What is a disabled parent?
I interviewed many people – from wheelchair bound, to blind, to chronically ill, to mentally ill, to terminally ill – and do you know what I found? I found NO disabled parents in Columbia, South Carolina. Seriously.
Let me explain.
For starters, when you call someone “a blind person,” you are defining the person by that one thing. Most people prefer to be called a person first, such as a “person with autism” instead of “an autistic person.” Why does it matter? Well, a parent who is disabled is NOT a disabled parent. Just because a person has lost a limb or organ or one of their five senses doesn’t mean they aren’t able to be a parent.
Recently, I went to Blowing Rock, North Carolina. I wanted to stand on the edge, but I couldn’t make it the same way as everyone else. It was important to me, though, so I found a way to make it happen. Even if I had to crawl, I was going to get there – so how much further do you think I would go for my child?
Likewise, if something is important to someone, they will find a way to do it. Including a mom who cares for her family despite having no arms! One of my mom heroes is a woman from the Myrtle Beach area. She may need a lung transplant, but that doesn’t stop her from mom-ing. People see her cart her oxygen tank to little league games and boy scout events. She might have a disability, but it does not make her a disabled parent!
In fact, many people I spoke to found their children actually gained something from having a so called “disabled parent.” For example, in a family with two parents without sight and two children who see, the children began to verbally communicate at a much younger age than a child with seeing parents. In their case, pointing to what they wanted wouldn’t work, so they had to learn to speak in order to communicate with their parents.
Their mother explained to me how their two seeing children know how important it is to answer right away if their name is called. This is so she can locate them in a group outdoors. They know to put things back where they go so mom and dad can find them. Sure, she may face challenges in her daily life we don’t all face, like not being able to drive, but she finds a way around that. Driving is not a vital part of parenting.
Just as some parents cannot physically see, we cannot always see how a parent struggles. As I know from experience, some illnesses can be “invisible.” Contrary to popular belief, things can be happening inside the body that aren’t visible outside. When I take up a handicap parking space carting my toddler into the library or grocery store, I’m not “cheating” or “being lazy.” I have limited circulation, arthritis, and lung fibrosis. An x-ray of my hands, feet, and lungs is all it takes to see the damage.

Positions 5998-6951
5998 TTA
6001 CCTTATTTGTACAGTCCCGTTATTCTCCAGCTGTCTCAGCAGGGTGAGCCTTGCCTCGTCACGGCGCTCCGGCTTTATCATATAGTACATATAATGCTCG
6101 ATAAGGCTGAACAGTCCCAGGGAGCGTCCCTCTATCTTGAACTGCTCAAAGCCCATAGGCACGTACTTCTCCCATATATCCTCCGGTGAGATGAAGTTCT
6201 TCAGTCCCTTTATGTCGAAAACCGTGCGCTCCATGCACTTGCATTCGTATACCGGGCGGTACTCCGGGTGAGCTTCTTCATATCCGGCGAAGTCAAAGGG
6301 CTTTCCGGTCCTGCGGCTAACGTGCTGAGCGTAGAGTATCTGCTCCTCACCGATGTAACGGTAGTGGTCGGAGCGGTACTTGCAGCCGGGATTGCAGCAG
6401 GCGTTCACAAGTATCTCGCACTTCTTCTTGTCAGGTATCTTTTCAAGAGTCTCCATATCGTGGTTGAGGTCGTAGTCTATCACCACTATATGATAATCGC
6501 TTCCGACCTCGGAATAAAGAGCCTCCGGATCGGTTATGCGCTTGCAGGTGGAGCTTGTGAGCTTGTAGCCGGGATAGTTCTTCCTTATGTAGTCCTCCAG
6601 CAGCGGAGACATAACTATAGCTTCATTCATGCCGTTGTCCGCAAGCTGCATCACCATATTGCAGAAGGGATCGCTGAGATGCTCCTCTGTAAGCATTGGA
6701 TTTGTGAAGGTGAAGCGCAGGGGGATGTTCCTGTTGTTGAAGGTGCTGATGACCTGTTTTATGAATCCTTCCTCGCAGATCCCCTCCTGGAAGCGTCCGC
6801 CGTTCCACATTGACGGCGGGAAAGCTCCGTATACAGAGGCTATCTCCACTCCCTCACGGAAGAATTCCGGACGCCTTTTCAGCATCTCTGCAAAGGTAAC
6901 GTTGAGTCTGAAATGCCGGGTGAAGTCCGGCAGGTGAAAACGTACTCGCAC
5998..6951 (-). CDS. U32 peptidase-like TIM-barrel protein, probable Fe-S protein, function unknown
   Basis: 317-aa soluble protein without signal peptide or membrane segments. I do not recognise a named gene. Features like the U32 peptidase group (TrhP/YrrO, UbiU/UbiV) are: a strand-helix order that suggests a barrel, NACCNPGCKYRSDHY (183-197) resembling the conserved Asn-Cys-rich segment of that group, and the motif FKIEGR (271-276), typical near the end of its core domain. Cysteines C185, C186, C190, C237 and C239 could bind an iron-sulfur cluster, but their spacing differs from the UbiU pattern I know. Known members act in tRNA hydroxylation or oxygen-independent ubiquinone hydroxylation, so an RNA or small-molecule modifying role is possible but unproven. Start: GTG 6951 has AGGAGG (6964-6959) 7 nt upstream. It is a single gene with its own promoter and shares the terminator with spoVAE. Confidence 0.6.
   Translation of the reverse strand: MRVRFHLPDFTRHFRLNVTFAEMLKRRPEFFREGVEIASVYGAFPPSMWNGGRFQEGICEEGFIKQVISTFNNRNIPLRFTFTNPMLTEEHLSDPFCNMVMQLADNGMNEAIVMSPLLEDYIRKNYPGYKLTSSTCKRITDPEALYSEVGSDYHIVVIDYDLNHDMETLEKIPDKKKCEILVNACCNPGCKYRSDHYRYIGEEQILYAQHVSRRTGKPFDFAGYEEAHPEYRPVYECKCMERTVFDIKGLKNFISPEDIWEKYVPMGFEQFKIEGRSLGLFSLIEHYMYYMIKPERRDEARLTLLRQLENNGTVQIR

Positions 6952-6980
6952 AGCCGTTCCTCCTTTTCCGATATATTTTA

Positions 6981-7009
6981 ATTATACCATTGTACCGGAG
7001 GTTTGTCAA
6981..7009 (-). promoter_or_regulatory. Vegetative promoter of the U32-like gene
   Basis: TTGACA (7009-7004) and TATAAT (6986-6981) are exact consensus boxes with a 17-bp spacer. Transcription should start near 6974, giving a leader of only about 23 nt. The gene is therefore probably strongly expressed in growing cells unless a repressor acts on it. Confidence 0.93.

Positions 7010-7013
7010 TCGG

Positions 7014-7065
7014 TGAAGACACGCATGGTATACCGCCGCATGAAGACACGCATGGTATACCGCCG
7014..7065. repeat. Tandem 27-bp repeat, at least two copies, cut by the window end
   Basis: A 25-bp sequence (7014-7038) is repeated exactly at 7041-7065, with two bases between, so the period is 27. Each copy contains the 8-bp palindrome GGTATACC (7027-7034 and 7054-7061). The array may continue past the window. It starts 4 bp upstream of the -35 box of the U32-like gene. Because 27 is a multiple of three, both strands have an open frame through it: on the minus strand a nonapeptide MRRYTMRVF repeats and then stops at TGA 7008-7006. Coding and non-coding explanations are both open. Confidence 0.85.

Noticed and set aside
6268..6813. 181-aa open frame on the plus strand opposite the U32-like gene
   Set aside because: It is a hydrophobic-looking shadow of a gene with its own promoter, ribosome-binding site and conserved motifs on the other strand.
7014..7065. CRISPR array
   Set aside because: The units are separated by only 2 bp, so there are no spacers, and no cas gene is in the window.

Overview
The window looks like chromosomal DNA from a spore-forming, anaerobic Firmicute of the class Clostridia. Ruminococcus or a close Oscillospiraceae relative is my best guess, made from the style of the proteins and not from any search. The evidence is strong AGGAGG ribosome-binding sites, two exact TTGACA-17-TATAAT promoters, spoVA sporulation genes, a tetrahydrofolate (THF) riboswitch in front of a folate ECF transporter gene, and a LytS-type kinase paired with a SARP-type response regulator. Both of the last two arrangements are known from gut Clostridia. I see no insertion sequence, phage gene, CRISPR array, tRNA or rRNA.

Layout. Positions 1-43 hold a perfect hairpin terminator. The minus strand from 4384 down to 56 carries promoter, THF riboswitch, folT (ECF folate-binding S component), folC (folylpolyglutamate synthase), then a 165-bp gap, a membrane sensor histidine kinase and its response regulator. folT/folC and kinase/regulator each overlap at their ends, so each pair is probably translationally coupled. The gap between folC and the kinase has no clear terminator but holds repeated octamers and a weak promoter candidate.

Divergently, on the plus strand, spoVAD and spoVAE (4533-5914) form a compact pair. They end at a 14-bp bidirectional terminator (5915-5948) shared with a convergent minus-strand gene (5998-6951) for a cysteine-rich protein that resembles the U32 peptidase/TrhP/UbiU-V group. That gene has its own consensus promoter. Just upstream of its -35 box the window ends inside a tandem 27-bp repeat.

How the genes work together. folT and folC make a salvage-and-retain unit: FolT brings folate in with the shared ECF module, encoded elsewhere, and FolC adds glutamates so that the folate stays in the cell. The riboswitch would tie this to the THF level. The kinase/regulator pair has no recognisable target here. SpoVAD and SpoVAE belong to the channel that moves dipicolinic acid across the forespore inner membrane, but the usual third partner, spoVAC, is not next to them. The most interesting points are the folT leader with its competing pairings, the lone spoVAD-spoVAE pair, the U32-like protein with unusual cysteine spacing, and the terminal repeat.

Having an autoimmune disease means the body is fighting itself. Not only can this be crippling or even deadly, but it also makes you tired, the same way you’re tired when your immune system is fighting the flu. For us, some days look different from others and our parenting style might change. However, children of a disabled parent can learn independence and perseverance earlier on in life.
One woman I know is a mom fighting with Lupus. Her kids call her super mom. Some days she can’t get out of bed, but she can still help with homework. On her good days, she works hard as a nurse. Her kids are considerate of others and know to take care of their health.
I spoke with one mother who is actually missing one of her intestines due to surgery. Her condition causes severe pain, and she has different diet and exercise regimes she must adhere to. On the outside, she looks like a hot, young mom. On the inside, it’s no joke. She’s missing parts of her body due to illness. She can’t do certain things with her kids; can’t always fight the mess of her house while juggling children, but that does not mean she can’t parent. She can protect them, meet their basic needs, teach them, love them. Maybe they do more indoor activities than she had planned or watch more PBS than some people would approve of, but she’s parenting. She gets it done.
Just like all parents, parents with disabilities need support, self care, and creativity.
We have limitations and physical challenges. All parents have to get creative; all people with disabilities have to get creative. We might need a babysitter, service animal, a child leash or an app to help us with daily tasks. But what we don’t need is to have our children taken by the government. Did you know that until recently DSS could remove a child just because the parents were blind? Many people have worked hard to change that law in South Carolina to protect parents who are blind. Now, groups are proposing that protection for all parents with disabilities. But the battle isn’t over yet.
Keep in mind, this wouldn’t mean parents with disabilities who are unable to care for their children wouldn’t be immune to the law, but could not have their children uprooted simply as discrimination against handicapped Americans.
Remember, under this vien of thinking people with a mental illness – one in five Americans – could lose custody. Victims of violent crimes and accidents have had to defend their right to parent after injury. Some people even reported those with cancer. People who can’t keep up with their kids due to age or weight could become at risk too.